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Pennsylvania Court Finds Employer Received Notice of Amendment to Employee’s Original Work-Related Injury

In a recent case before the Commonwealth Court, the court addressed whether an injured employee’s diagnosed shoulder injury was to be included in the original claim for the work-related accident. The court stated that an amendment is corrective if it adds a diagnosis that is part of the original work injury. But if the workers’ compensation claimant develops another new injury as a consequence of the first, original injury, there must be a review petition in order to add that injury to the Notice of Compensation Payable.

Melissa Walter worked as an Emergency Medical Technician for Evangelical Community Hospital.  While lifting a patient, Ms. Walter injured her left shoulder. The Hospital described the work injury as a left shoulder sprain and issued a Notice of Compensation Payable. Ms. Walter underwent shoulder surgery.

Ms. Walter underwent two shoulder surgeries, and then the Hospital filed a petition to terminate benefits based on Ms. Walter’s full recovery from her original work injury. The Hospital based this termination on an independent medical examination. Ms. Walter denied that she was completely recovered, and the petition was assigned to a workers’ compensation judge.

During the hearing on the petition, the Hospital presented the deposition of a board-certified orthopedic surgeon, who stated that Ms. Walter was magnifying her symptoms and that she had fully recovered from her work injury.

Ms. Walter testified that she suffers constantly and takes pain medication. She also stated that the work injury was the only injury she had sustained in her left shoulder.  She explained that she did not believe she could perform work in any capacity.

The workers’ compensation judge found that Ms. Walter had not fully recovered from her work injury, although she had magnified certain symptoms.  The judge expanded the work injury to include the left suprascapular neuropathy, which continued to cause Ms. Walter pain.

The Hospital appealed the workers’ compensation judge’s addition of the injury to the work injury description. The Board agreed and reversed this part of the lower court decision.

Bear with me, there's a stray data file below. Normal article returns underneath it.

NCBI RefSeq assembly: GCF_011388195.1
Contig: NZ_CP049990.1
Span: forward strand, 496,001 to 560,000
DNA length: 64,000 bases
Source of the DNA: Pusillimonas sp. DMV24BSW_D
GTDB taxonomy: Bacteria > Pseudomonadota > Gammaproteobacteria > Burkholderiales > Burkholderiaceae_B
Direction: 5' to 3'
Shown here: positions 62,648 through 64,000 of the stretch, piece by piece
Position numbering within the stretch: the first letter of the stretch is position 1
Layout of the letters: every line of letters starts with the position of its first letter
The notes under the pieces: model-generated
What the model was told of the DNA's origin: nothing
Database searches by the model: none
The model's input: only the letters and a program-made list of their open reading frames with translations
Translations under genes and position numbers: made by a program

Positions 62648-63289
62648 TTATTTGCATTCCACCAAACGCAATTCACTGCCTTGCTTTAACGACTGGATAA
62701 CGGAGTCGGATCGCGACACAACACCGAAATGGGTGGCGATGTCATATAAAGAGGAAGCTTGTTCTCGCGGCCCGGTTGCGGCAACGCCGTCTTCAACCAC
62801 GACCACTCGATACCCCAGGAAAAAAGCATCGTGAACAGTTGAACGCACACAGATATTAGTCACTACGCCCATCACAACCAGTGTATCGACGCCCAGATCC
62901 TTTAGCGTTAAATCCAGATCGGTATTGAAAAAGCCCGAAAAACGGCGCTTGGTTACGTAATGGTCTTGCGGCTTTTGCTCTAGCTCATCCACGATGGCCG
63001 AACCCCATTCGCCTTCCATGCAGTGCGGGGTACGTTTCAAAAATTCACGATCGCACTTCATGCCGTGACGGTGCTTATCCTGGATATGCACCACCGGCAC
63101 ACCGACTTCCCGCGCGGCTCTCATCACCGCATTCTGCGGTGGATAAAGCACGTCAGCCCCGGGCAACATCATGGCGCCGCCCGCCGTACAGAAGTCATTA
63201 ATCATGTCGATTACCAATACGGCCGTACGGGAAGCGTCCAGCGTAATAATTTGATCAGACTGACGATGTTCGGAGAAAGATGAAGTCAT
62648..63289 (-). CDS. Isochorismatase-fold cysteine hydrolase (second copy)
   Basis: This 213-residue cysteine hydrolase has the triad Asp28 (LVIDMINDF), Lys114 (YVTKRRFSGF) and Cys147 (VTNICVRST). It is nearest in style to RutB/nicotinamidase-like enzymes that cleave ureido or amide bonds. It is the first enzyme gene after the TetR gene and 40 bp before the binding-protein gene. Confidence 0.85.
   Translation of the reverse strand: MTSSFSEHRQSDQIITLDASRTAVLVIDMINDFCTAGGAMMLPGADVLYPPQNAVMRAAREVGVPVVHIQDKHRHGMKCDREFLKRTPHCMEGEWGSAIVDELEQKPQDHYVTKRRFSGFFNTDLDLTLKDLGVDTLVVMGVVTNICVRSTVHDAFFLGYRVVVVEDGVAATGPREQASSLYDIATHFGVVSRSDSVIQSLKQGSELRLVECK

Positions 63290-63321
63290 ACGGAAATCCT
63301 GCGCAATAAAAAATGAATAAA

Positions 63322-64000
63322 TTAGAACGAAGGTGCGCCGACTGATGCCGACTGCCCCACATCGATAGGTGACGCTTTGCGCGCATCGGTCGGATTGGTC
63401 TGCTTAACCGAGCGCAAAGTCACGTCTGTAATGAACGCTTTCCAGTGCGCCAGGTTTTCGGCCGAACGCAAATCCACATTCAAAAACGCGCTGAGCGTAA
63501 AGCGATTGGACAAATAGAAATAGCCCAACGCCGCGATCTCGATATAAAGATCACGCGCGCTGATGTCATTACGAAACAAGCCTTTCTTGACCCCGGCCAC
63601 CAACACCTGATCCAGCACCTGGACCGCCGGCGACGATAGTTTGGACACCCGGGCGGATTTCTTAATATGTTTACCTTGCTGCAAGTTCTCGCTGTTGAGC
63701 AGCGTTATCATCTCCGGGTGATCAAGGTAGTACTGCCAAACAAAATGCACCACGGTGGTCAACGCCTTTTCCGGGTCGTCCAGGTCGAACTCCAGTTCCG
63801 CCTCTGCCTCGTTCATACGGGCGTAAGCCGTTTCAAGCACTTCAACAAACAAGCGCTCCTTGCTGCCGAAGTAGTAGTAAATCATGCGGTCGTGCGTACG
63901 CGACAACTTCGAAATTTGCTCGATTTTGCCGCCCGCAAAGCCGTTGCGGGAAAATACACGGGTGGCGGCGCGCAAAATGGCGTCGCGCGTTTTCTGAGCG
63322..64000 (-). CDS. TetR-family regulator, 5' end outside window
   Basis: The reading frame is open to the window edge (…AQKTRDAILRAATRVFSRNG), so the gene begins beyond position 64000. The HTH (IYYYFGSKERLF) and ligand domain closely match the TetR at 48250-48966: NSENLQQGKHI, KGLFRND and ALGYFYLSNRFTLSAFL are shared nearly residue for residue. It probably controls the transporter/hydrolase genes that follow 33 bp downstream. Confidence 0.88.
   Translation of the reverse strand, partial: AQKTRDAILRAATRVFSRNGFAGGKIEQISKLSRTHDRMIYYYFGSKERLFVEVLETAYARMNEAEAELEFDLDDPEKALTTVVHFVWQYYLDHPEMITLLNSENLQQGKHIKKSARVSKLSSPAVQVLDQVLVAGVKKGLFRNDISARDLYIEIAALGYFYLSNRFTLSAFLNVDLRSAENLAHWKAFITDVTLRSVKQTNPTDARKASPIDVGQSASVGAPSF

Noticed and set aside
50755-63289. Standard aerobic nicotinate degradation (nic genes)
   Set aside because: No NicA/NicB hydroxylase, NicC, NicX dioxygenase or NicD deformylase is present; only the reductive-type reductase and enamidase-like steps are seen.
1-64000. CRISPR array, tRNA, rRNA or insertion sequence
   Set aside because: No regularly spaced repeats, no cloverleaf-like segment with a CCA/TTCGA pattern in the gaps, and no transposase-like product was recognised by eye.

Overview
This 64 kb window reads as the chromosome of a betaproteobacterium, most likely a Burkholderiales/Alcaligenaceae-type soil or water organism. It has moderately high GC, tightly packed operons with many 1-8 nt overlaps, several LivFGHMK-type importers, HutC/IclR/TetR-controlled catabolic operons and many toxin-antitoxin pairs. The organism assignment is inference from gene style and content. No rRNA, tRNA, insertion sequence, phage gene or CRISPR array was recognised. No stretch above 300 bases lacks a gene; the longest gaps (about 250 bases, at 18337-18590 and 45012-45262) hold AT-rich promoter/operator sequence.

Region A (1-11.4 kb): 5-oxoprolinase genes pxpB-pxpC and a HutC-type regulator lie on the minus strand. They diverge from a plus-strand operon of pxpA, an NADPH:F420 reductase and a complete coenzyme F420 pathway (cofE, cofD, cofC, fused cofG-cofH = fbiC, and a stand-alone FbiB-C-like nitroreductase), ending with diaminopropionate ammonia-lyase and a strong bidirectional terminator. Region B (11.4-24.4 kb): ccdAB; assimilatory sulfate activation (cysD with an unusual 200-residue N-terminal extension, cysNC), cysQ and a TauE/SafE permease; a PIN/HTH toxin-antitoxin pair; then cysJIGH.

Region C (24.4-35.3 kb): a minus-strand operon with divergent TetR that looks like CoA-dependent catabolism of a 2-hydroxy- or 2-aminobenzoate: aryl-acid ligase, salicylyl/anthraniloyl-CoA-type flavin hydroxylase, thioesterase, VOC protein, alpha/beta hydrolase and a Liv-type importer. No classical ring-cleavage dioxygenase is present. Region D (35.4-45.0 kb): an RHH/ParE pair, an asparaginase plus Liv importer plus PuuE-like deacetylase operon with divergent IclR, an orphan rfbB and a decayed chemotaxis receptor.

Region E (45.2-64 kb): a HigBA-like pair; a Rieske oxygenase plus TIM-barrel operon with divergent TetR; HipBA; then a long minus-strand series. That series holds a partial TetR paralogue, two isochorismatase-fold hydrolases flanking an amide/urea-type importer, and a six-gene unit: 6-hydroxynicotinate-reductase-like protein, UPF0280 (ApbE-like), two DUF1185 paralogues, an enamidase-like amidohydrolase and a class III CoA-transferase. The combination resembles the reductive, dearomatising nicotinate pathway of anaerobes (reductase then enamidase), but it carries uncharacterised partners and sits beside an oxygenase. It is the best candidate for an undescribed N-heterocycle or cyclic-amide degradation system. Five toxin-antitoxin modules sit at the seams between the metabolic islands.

The appellate court reviewed the section of the Workers’ Compensation Act that provides for amending a Notice of Compensation Payable if it is incorrect.  The issue was whether the Hospital received notice of the corrective amendment. Ms. Walter argued that the Hospital had adequate notice of the amendment because it was made clear on the first day of the hearing.

The appellate court reviewed the deposition testimony and found that the Hospital had notice that Ms. Walter’s doctor considered her suprascapular neuropathy to be part of the original work injury.  The Hospital argued that the amendment to the Notice of Compensation Payable was not corrective, and therefore it could not be amended without a review petition.

But the court stated an amendment is deemed corrective if it adds a diagnosis that is part of the original work injury.  This was a corrective amendment because Ms. Walter’s doctor stated that the work injury caused her suprascapular nerve injury.  The addition of this work injury was not a consequential condition.

The Board erred in reversing the workers’ compensation judge’s order amending the Notice of Compensation Payable to include the left shoulder injury.  The appellate court reversed the order in that respect.

The workers’ compensation attorneys at Needle Law diligently advocate on behalf of injured employees throughout the state. If you were injured in the course and scope of your employment, contact our office today at 570-344-1266.

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